Wal-Mart seeks full ownership of Seiyu

BENTONVILLE, Ark. and TOKYO Wal-Mart Stores is making an offer to buy all of the outstanding shares of it Japanese subisidiary, Seiyu, that it does not already own. According to Wal-Mart, the offer is backed by Seiyu's board of directors, which today passed a resolution of support.

Wal-Mart announced that the tender offer price is 140 yen ($1.19) per common share, which represents a premium of 60.9 percent over the closing price on the Tokyo Stock Exchange on Oct. 19, and a premium of 34.6 percent over the average closing price for the prior three months.

Wal-Mart currently owns 50.9 percent of Seiyu. The tender offer represents an additional investment by Wal-Mart of up to 100 billion yen (approximately $862 million).

"Today's announcement is a reaffirmation of our commitment to Japan, the second largest economy in the world," said Mike Duke, vice chairman of Wal-Mart Stores. "The Japanese retail market is of major strategic importance to Wal-Mart, and our goal is to achieve long-term success and growth in Japan."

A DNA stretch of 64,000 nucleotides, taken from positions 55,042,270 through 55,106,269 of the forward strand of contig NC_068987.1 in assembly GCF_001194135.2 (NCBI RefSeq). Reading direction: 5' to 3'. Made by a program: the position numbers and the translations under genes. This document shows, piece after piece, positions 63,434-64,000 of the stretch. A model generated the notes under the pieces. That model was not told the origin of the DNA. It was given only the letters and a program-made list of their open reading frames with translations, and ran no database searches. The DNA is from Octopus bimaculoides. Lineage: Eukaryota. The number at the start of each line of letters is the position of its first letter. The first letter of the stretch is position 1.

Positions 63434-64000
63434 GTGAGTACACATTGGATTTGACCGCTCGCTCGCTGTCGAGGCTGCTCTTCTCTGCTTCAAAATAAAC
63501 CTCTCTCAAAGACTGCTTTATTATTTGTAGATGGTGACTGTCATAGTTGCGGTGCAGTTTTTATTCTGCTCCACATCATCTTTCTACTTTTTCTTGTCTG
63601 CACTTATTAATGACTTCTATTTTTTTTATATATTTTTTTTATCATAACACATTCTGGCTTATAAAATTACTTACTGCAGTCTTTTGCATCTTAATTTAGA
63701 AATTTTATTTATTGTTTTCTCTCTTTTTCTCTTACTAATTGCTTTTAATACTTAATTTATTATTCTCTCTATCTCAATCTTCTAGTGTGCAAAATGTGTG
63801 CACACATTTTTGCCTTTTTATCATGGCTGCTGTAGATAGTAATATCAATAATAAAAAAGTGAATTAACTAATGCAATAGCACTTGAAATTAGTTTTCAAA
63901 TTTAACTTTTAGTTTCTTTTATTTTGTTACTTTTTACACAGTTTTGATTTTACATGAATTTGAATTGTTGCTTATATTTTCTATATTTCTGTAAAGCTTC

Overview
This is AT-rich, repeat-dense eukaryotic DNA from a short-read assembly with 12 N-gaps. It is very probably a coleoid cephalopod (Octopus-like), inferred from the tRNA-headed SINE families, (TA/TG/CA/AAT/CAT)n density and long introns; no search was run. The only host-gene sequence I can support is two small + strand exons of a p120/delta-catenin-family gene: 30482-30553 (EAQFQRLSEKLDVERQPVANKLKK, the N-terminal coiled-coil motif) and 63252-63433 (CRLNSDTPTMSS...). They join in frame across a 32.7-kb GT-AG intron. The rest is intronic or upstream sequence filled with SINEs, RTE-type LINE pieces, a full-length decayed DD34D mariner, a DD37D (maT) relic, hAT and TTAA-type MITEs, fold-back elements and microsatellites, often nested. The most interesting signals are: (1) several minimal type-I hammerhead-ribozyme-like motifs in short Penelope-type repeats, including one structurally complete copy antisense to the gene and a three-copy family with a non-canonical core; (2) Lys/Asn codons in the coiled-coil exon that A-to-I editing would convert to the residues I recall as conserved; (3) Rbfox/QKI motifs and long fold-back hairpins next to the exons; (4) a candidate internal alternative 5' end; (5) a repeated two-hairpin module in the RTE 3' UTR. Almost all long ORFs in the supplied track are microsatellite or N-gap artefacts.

According to Wal-Mart, the tender offer will begin on Oct. 23 and will close on Dec. 4. The company said its minimum objective would be to gain ownership of at least two thirds of Seiyu's common shares. Following a successful tender offer, Wal-Mart said it will move to acquire all of the remaining shares, which would result in the delisting of Seiyu shares from the Tokyo Stock Exchange.

Seiyu and Wal-Mart entered into an alliance in May 2002. Wal-Mart became the majority owner of Seiyu at the end of 2005, and has since committed substantial resources with the aim of improving Seiyu's corporate value.

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